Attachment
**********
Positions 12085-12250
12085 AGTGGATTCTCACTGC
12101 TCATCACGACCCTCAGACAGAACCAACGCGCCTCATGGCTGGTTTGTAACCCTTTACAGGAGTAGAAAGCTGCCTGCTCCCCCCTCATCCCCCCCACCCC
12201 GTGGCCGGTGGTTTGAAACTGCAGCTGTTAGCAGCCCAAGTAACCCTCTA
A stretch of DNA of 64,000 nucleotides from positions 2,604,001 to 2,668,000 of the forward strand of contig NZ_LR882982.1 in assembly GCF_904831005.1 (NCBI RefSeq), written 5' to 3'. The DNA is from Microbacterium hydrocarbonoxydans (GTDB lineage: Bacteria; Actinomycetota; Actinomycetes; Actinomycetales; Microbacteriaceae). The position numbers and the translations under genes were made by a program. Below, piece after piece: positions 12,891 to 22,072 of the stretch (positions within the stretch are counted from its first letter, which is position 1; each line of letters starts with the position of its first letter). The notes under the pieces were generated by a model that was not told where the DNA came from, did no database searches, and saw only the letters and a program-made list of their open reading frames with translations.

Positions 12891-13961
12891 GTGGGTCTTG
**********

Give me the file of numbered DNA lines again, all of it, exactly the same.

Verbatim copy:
Positions 12085-12250
12085 AGTGGATTCTCACTGC
12101 TCATCACGACCCTCAGACAGAACCAACGCGCCTCATGGCTGGTTTGTAACCCTTTACAGGAGTAGAAAGCTGCCTGCTCCCCCCTCATCCCCCCCACCCC
12201 GTGGCCGGTGGTTTGAAACTGCAGCTGTTAGCAGCCCAAGTAACCCTCTA
A stretch of DNA of 64,000 nucleotides from positions 2,604,001 to 2,668,000 of the forward strand of contig NZ_LR882982.1 in assembly GCF_904831005.1 (NCBI RefSeq), written 5' to 3'. The DNA is from Microbacterium hydrocarbonoxydans (GTDB lineage: Bacteria; Actinomycetota; Actinomycetes; Actinomycetales; Microbacteriaceae). The position numbers and the translations under genes were made by a program. Below, piece after piece: positions 12,891 to 22,072 of the stretch (positions within the stretch are counted from its first letter, which is position 1; each line of letters starts with the position of its first letter). The notes under the pieces were generated by a model that was not told where the DNA came from, did no database searches, and saw only the letters and a program-made list of their open reading frames with translations.

Positions 12891-13961
12891 GTGGGTCTTG